His face seemed less like a face every time we met, though I felt mean for thinking it. The doctors can’t always put a face back together properly can they, not if the damage was bad enough. His face was more like a stack of thick fleshy wedges that somehow made me think it was a face. He accepted the eggs, and croaked his thanks. This time though he said something else, looking at me as I dripped water everywhere. He said “the time is coming” and “be ready”.

I left him excited and returned the car to the parking pool, taking some care to ensure no one saw me return the key for the rather soggy car. I sat in my wet clothes at my desk for the rest of the day, but I don’t think anyone noticed. I didn’t, I was too excited. When I got back to my apartment and showered and changed I discovered that the gold leaf or whatever it was had transferred to my stomach and arms, presumably from carrying all those eggs while wet. It wasn’t just paint though, the golden patches on my stomach and arms had that same rough texture as the eggs. Strange, but oddly comforting too.

Over the next few weeks I gathered many more eggs. I had to call in sick to work and pretended I had a doctor’s note because I just couldn’t make enough time to spend at the office. I harvested twenty ir one day. I saw the woman several times, collecting the eggs she had harvested as well as twice when I met the man who received them. She was excited too, I could tell. There was a smile that tipped up only the very corners of her mouth and her eyes were wet and warm. I knew the feeling – it’s the same expression I saw on myself in the mirror. Her hands were all golden too, and although she wore a thick cardigan buttoned tightly at her neck, I was sure she too was becoming golden all over. Her name is Kathryn55.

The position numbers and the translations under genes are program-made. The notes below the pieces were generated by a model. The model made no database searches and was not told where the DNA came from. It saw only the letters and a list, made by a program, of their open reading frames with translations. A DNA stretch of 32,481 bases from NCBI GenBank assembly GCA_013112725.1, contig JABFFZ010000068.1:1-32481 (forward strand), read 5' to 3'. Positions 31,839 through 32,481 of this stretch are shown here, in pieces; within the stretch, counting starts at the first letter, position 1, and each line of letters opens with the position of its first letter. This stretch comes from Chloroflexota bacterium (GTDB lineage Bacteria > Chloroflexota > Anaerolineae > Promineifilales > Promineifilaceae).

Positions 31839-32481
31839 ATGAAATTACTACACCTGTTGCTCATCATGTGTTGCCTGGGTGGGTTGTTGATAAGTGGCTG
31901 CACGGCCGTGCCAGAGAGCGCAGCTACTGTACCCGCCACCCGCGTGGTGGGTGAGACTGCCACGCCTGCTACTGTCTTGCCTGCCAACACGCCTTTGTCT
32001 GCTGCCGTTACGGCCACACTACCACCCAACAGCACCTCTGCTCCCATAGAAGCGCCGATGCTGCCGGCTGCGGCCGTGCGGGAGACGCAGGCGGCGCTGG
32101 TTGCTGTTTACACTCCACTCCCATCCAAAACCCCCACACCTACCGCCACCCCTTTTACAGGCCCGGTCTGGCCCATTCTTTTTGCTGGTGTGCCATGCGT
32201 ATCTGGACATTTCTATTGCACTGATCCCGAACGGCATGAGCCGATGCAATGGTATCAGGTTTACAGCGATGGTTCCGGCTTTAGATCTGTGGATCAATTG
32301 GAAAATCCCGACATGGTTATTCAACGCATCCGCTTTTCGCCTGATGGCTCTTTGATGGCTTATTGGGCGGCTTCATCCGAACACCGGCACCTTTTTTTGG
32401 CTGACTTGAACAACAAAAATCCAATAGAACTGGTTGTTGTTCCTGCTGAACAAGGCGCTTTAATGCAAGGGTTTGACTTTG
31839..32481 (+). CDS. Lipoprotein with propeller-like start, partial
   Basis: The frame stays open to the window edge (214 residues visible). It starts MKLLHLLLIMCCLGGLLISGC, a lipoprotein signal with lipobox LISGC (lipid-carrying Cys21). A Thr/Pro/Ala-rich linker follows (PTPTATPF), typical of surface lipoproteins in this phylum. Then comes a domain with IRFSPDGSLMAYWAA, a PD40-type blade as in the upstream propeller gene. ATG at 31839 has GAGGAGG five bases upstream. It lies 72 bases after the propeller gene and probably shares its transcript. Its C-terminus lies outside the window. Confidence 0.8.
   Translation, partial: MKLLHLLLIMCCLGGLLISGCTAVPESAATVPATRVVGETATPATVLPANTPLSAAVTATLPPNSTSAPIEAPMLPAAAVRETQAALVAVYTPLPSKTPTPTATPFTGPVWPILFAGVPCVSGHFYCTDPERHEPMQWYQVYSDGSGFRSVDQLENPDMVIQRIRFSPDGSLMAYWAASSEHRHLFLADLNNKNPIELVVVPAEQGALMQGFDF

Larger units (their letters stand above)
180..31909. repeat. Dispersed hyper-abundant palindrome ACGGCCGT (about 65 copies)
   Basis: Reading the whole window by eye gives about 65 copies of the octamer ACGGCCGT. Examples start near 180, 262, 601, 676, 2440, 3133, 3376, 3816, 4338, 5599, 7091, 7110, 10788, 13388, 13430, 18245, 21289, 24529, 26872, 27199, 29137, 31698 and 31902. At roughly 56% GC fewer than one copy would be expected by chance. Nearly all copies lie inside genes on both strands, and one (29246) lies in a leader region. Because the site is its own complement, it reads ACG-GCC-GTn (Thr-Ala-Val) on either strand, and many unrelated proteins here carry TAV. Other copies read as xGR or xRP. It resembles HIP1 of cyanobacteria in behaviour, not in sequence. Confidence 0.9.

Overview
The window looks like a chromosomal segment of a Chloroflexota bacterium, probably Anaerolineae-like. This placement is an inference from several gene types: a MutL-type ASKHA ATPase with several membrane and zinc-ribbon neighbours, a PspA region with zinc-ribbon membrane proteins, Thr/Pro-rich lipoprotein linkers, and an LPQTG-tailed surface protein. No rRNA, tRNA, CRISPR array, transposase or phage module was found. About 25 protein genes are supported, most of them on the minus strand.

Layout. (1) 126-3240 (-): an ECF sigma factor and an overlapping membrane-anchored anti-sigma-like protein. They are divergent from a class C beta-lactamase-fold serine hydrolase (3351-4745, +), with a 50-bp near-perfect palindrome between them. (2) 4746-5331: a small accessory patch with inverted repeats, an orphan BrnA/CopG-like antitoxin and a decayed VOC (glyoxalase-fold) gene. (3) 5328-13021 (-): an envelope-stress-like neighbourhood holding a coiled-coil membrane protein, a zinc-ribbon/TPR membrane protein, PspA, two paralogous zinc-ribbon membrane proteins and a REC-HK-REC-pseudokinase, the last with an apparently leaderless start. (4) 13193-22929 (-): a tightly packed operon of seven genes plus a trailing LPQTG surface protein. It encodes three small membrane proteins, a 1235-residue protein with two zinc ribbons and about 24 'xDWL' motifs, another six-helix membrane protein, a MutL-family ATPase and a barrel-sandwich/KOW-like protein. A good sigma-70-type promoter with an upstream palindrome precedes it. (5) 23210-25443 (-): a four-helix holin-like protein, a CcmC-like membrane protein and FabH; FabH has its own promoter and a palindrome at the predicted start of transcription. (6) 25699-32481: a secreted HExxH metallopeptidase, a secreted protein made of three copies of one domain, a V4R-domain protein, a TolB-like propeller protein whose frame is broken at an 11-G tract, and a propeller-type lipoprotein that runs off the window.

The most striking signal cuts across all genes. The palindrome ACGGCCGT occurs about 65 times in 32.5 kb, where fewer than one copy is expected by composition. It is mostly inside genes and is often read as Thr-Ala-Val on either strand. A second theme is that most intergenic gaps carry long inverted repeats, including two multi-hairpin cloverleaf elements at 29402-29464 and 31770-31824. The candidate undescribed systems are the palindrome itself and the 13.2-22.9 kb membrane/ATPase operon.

I’d had no phone calls from work. I’d sort of expected to be pestered about returning to the office, but they seemed to have forgotten me. I didn’t mind, it gave me time to do what I loved, and who would ever complain about something like that. I think we’re on to today now. It can be hard to tell. I spent last night retrieving ir from the roof the local art gallery. You’d think it would be harder to get into some of these places, but there always seems to be a way, and people don’t notice me when I’m on ir business. I was a bit tired, because the call came every few hours but I had become quite good at napping. I’d even rented a car, or I think I did. I had a car and its keys, but I don’t remember renting it, even though there’s a “Top Car Rentals” sticker on the dashboard.